To help control diseases, cut off all peony plants level with the ground in the fall. Do not add the old tops to your compost pile. Avoid overhead irrigation.
The only insect pests of any consequence on peonies are scales and Japanese beetles.
Ants are attracted to peonies because of the sweet sap the flower buds secrete. It is a myth that ants are necessary to permit peonies to bloom.
A common problem of peonies is the failure to bloom. It may be the result of planting too deeply, immature plants, excess nitrogen, inadequate sunlight, overcrowding, nutrient deficiency, insect or disease problems, competition from roots of nearby plants or late freezes. Some cultivars will fail to bloom in zones 8 and 9 because they lack sufficient winter chilling.
There is a vast array of peony colors and forms to choose from. Most gardeners are familiar with the large, double-flowered peonies. Garden peonies are also available in single-flowered, semi-double, Japanese, and anemone-type blossoms. The single and Japanese bloom types usually perform much better in the South than the doubles do. In addition to the well-known white, pink and magenta flowers, newly available colors include yellow, cream and red.
Tree peonies also come in single, semi-double and double-flowered forms, and the color range includes every color of the rainbow except for blue. Depending on the cultivar and weather conditions, peonies will flower as early as March or as late as May. Tree peonies bloom a week or two earlier than herbaceous peonies.
Early blooming cultivars do best in the South as they have time to bloom before hot weather sets in. They are also less prone to botrytis blight.
Herbaceous Peonies: Modern hybrid peonies are complex crosses of other hybrids and several different species. Paeonia lactiflora is the species of many old-fashioned herbaceous hybrids and is often used to refer to them.
- ‘America’ has early, single, large, fiery red flowers with golden center tuft.
- ‘Blaze’ is a true red, early single with rounded petals and a sunny yellow center.
- ‘Bride’s Dream’ is a creamy white Japanese. Center is soft yellow to cream.
- ‘Coral Charm’ has deep coral buds that soften to coral peach when open, with a gold center. Early, semi-double.
- ‘Do Tell’ is a Japanese midseason peony of shell pink with a rose, pink and white center.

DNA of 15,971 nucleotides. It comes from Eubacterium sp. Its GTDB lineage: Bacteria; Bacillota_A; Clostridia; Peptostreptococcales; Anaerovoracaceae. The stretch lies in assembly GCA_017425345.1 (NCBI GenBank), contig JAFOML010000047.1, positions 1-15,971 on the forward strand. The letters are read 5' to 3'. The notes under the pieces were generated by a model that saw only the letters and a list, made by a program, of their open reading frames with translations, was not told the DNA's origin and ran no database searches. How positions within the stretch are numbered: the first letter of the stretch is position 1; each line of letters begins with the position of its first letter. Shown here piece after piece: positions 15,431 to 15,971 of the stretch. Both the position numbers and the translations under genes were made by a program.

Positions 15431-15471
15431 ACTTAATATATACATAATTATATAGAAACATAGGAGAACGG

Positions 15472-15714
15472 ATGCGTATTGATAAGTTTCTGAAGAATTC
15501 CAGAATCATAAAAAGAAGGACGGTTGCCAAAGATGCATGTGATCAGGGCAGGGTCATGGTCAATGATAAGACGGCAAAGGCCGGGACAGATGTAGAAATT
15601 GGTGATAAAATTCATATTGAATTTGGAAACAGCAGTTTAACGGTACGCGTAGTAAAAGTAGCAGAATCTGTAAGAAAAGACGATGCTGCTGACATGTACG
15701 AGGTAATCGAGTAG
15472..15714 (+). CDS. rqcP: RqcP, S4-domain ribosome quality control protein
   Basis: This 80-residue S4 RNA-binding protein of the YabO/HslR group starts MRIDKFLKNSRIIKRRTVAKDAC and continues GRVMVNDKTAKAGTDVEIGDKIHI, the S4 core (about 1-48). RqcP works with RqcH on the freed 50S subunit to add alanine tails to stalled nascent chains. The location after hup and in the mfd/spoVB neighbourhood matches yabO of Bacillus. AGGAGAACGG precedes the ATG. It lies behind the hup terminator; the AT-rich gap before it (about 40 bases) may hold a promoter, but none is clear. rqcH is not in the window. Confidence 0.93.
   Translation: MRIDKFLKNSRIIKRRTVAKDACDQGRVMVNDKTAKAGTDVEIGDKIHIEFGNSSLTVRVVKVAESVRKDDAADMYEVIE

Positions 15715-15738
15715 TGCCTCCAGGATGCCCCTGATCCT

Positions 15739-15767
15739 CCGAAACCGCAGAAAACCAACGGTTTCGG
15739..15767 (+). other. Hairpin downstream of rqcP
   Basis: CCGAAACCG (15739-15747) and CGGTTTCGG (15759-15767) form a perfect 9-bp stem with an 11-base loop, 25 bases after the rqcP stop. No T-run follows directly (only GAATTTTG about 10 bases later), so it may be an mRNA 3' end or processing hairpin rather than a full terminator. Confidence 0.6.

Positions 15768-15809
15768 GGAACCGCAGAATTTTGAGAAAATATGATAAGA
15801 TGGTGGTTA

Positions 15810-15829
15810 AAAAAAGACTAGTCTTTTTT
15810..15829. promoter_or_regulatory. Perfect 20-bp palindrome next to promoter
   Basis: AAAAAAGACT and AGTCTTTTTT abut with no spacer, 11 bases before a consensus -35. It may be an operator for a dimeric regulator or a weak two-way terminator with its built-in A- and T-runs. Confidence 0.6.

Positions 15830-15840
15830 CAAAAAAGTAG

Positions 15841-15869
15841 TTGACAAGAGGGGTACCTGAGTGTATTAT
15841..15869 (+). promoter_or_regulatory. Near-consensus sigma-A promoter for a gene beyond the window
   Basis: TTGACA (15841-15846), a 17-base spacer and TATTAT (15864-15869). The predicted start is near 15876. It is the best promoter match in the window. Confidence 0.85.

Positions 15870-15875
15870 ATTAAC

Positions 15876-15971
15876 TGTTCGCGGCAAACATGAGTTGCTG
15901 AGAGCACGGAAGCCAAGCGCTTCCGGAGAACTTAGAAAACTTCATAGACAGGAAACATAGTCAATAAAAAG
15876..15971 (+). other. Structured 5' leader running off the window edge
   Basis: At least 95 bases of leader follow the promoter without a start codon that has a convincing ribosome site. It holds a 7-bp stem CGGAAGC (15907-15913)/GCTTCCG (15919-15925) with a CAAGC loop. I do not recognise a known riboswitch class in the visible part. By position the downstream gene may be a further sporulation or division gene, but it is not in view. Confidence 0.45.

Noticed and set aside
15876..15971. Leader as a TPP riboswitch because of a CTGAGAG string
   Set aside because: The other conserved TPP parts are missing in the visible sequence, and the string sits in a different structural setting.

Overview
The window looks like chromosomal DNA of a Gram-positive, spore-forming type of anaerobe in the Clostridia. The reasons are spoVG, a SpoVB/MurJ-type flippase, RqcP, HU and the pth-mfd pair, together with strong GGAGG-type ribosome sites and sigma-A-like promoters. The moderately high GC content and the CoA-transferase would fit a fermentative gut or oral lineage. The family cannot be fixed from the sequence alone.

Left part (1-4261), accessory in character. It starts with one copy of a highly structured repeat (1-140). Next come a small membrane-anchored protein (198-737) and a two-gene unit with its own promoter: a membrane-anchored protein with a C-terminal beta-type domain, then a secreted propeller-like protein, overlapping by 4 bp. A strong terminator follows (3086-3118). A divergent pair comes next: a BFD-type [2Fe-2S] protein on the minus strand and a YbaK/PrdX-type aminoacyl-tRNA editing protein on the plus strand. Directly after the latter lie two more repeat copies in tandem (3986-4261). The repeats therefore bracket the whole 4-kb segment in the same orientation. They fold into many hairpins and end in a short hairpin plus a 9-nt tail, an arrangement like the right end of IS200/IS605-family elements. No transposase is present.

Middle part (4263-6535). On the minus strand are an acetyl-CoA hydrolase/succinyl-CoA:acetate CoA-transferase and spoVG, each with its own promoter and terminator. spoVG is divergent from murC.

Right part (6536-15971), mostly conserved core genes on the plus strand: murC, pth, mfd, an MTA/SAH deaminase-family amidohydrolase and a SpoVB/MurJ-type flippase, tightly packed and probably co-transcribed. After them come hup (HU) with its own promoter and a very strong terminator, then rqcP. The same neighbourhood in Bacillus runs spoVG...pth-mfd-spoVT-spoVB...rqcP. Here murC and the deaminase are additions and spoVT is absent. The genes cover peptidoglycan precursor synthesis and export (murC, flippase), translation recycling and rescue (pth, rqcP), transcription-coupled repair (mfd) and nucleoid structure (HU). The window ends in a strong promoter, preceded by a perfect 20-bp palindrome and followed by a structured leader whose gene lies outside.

- ‘Felix Crousse’ is a double Japanese flower type with ruby red flowers.
- ‘Festiva Maxima’ has fragrant, large, early white double flowers with crimson flecks. Strong, tall stems and dark green foliage. This double old favorite does well in the South.
- ‘Flame’ is an early blooming rose-red single with a yellow center.
- ‘Kansas’ has large, early double flowers of watermelon red that hold their rich color throughout bloom time. This is one of the best doubles for the South.
- ‘Miss America’ has snow white petals that open to a full early semi-double. It is a heavy bloomer.
- ‘Monsieur Jules Elie’ has double pink flowers with silvery centers.
- ‘Paula Fay’ is a glowing pink early semi-double with waxy textured petals.
Tree Peonies (Paeonia suffruticosa): Tree peonies form woody branches that do not die back, but simply drop their leaves in the autumn, as does any deciduous shrub. Their flowers are often larger than herbaceous peonies. Tree peonies like the same soil conditions as the herbaceous but require more shelter from the wind, and the larger-flowered varieties will hold their flowers for a longer time if protected from the sun during the hottest part of the day.
- ‘Age Of Gold’ has creamy lemon semi- double flowers showing red flares at the base of the ruffled petals.
- ‘Alice Harding’ is an old tree peony that is not grafted and can be propagated by division. Double lemon flowers.
- ‘Black Pirate’ is an early midseason, single-or semi-double dark red, with darker flares.
- ‘Dusky Maiden’ is a dark red double flowered tree peony, with the flowers standing well over the bush. Green foliage with a hint of red-good autumn color.
- ‘Gauguin’ has unusual flowers of light raspberry red, flushed on the back and inside base of the petals with a pale gold.
- ‘High Noon’ has lemon yellow flowers that are red near the center. It may bloom again during the summer.
- ‘Kamata-nishiki’ is an early semi-double with dark purple, rose-like flowers.
- ‘Roman Gold’ is a free-flowering, wide bush with lemon yellow single flowers with red flares at the base of the petals.
- ‘Taiyo’ is an early semi-double with ruby red blossoms.
- ‘Vesuvian’ is an excellent compact bush with finely cut foliage, dripping with deep maroon double blossoms.
Fernleaf Peonies (Paeonia tenuifolia): These unusual peonies have finely divided fernlike foliage and deep red single or double flowers. They are dwarf in stature, and bloom very early. They are difficult to propagate and therefore are less available and more expensive.
Originally published 04/99